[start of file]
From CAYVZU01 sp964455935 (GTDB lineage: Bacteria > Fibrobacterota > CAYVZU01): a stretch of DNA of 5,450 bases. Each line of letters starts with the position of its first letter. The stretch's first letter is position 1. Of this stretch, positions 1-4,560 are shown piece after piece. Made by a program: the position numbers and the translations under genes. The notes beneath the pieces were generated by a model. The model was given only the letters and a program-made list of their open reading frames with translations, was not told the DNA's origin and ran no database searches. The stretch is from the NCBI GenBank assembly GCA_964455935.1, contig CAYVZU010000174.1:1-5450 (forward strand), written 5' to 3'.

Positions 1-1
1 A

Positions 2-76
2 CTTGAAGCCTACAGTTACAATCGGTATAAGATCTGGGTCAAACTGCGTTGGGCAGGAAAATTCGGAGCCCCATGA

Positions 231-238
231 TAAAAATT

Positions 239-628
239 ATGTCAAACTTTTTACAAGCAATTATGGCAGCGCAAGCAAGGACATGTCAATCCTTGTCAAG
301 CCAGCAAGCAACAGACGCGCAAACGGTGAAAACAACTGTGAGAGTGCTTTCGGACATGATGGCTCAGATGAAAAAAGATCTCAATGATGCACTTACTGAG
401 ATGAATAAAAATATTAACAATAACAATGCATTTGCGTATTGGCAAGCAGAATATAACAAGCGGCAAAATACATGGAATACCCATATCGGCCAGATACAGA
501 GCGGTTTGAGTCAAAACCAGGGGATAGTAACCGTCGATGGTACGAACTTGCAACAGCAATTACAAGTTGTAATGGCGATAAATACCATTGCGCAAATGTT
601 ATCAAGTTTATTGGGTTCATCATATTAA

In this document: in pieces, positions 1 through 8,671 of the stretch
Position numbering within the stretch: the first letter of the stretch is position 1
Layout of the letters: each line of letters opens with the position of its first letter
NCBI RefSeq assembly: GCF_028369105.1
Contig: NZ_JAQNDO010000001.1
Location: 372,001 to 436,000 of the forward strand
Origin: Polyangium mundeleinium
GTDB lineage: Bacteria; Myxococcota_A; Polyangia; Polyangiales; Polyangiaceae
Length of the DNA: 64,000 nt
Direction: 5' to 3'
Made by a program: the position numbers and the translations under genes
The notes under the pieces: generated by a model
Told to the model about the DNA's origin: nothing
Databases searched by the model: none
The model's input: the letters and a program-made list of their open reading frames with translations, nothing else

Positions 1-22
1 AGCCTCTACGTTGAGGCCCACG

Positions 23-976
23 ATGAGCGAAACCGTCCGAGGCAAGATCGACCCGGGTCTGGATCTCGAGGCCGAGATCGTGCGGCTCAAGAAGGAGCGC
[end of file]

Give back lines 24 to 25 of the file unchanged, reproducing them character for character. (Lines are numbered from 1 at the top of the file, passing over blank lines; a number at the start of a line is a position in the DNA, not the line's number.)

Made by a program: the position numbers and the translations under genes
The notes under the pieces: generated by a model